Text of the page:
Helleborus niger

‘Snow Frills’


Out of stock


Helleborus niger ‘Snow Frills’ –
(Also known as Helleborus niger ‘HGC Snow Frills’

A ruffle of frilly, double petals in pure snow white. Helleborus niger ‘Snow Frills’ is a profuse bloomer that looks like a storm of snowballs in mid-winter. Very long lasting flowers, and repeat blooms for up to four months, well into spring, with the older flowers softening to a lovely creamy colour. Flower centres display the glorious pinwheel spokes the ‘Christmas Roses’ are renowned for. Compact grower with bunches of tight packed, large flowers to 25cm that look up and out at you rather than nodding down. These are borne above handsome dark green foliage. 

Another member of the Helleborus Gold Collection, Due to its robust growth and low maintenance, but mainly because it is a real show off!

Bone hardy & charming

Because they are such a bone hardy, good old fashioned standbys, no garden should be without Helleborus.
They are foolproof, frost hardy, and well able to cope with periods of dry once established.

Winter blooms under trees and shrubs

And there is nothing more charming than the cheerful sparkling white blooms in the middle of winter.
They also look wonderful interplanted with daffodils, as they all carry on together into spring.

Perfect solution for Shade

Helleborus love to nestle under trees and shrubs, where they come into their glory during the winter and into spring.
Then they are no trouble to have filling the space with their evergreen handsome leaves for the rest of the year.
They are especially valuable in Dry Shade areas, and are masters of what is often a difficult spot under big trees. 
So they are a splendid sight planted in drifts under established deciduous trees.



Height with flowers: Large branching heads of flowers on 25cm. approx stems.
Width: Evergreen clump to approx. 45cm. diameter.

Hardy under trees and shrubs

Position: Deep Shade to 1/2 Shade. Dappled light under trees and shrubs is perfect. They are able to cope well with Dry Shade once they have found their feet and established.
They are also very tolerant of air pollution, so are often used in busy city locations.
Soil: As natural born woodland plants, they of course enjoy the composty, leaf litter conditions normally found under trees and shrubs. However they are not all that fussy about soil types, or acid or alkaline, as long as they have reasonable drainage. Except sandy soils will require the addition of compost. They dislike being waterlogged, so heavy soils can be made acceptable by the addition of some gravel. Otherwise, Hellebores are really forgiving and obliging.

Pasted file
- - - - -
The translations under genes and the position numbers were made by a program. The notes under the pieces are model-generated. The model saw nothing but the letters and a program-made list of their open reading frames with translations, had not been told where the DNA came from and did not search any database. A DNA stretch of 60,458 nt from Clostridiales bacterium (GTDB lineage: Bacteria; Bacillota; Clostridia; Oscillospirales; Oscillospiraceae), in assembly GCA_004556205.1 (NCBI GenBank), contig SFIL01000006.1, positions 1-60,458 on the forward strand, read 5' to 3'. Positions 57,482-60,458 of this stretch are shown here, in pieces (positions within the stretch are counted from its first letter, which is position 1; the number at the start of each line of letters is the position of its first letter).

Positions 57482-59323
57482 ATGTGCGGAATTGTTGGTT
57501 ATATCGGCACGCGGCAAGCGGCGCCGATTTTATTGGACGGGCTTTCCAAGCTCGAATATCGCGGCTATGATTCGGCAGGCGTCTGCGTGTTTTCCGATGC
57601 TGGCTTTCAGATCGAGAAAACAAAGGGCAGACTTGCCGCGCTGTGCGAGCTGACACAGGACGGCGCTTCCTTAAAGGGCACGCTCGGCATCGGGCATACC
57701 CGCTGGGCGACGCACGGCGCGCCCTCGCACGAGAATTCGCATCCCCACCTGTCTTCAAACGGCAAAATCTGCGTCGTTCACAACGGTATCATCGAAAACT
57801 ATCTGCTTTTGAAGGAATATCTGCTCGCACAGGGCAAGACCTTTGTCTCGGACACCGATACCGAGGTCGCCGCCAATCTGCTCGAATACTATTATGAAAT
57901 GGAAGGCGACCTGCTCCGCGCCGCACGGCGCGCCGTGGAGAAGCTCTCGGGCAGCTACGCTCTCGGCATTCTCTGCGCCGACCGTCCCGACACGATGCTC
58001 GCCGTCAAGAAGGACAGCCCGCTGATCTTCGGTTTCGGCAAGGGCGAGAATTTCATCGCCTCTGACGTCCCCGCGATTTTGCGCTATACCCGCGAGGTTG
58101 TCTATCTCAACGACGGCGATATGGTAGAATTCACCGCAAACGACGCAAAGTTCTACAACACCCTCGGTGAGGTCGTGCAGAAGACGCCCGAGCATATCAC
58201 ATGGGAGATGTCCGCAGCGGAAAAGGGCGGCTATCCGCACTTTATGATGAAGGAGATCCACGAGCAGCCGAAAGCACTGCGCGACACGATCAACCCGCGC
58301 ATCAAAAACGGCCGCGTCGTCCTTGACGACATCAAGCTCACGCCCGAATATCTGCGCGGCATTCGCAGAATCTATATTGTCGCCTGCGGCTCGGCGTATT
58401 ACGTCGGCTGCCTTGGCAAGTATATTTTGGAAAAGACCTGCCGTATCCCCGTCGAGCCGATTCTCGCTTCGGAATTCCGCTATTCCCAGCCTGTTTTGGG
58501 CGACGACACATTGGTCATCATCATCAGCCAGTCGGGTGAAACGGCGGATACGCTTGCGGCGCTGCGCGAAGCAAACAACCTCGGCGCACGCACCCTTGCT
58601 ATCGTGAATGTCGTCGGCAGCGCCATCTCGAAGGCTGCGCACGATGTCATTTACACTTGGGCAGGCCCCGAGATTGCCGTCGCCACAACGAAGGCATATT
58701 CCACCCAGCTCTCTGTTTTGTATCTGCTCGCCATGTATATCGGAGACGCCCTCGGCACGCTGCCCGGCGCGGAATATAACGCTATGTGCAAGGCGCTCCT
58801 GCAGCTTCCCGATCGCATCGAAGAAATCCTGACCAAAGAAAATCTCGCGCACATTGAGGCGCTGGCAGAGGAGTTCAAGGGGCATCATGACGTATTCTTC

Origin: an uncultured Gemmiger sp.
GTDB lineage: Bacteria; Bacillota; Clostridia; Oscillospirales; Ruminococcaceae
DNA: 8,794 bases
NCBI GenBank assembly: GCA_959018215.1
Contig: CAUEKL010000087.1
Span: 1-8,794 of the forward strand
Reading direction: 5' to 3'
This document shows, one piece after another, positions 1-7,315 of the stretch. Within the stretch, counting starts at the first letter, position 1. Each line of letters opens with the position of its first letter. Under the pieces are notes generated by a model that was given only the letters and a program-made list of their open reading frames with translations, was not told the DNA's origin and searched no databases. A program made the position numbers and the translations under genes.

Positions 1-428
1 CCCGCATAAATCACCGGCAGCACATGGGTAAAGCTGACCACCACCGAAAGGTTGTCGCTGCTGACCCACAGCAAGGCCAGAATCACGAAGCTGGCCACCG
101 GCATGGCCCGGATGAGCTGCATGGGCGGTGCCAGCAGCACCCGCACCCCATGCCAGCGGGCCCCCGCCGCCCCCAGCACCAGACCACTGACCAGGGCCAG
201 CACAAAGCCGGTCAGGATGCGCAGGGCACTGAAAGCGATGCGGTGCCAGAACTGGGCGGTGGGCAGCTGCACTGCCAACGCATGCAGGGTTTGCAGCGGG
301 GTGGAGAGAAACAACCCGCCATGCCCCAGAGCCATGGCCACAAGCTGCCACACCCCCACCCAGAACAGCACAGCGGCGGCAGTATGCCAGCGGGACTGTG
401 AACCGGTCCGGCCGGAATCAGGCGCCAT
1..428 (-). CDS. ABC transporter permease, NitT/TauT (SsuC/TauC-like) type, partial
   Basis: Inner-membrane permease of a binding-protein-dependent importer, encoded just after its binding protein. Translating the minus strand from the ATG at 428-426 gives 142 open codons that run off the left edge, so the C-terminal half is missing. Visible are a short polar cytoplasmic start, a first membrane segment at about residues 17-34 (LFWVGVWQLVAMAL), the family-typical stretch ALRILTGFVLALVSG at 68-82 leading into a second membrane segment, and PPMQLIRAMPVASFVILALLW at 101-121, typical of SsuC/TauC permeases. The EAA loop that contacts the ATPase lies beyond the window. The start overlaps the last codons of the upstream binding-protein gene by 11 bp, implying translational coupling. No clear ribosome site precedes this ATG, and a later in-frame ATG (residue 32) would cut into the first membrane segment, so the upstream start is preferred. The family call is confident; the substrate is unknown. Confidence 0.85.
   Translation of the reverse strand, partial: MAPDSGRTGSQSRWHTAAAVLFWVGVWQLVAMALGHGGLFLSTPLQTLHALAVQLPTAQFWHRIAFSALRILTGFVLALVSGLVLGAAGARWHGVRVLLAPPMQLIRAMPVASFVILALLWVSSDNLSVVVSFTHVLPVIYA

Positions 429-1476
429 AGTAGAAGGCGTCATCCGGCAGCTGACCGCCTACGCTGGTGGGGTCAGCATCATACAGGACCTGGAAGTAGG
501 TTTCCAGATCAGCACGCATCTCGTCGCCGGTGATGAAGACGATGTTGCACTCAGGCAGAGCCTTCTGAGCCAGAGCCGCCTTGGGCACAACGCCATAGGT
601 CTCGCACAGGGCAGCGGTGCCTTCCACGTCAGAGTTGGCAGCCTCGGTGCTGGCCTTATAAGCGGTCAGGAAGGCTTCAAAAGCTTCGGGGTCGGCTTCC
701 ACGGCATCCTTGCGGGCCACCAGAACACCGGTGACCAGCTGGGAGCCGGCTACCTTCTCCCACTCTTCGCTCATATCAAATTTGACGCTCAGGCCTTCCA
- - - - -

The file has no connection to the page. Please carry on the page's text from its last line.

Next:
Other benefits

Frost: Hellebores are completely unfazed by frost and will happily bloom through snow.
– Growth: Evergreen perennial clump of handsome foliage and long blooming winter flowers. What more could you ask? They even oblige with a steady stream of baby seedlings in woodland conditions. So they will create their own drifts. However they are not invasive, and can be easily weeded out if you don’t happen to want a drift there.
Beneficial for wildlife: You only have to marvel at the hybrid vigour and variety of the seedlings, to know that bees have had a whale of a time visiting the parent flowers. The long winter blooming period and prolific flowering makes them especially valuable for bees and other beneficial pollinators.

Low maintenance

Care: Low maintenance and easy “no fuss” plants. If you are determined to be busy, then an annual shear of the old foliage during late autumn / early winter freshens things up for flower display, and then a dressing with compost or mulch after flowering pampers them. 
Be aware: While all parts of Helleborus are toxic if eaten in large quantities, mercifully they taste very bitter and burn the lips. So any foragers are highly likely to spit it out, unlikely to take a second nibble, and will have a hard time eating enough to do damage.
Deer & Rabbit resistant: That bitter taste also deters rabbits and deer from munching. Somehow they seem to know it is not going to be nice..
Origin: Various species of this genus originated in Europe and Asia. However the greatest concentration of this species is in the Balkans. 


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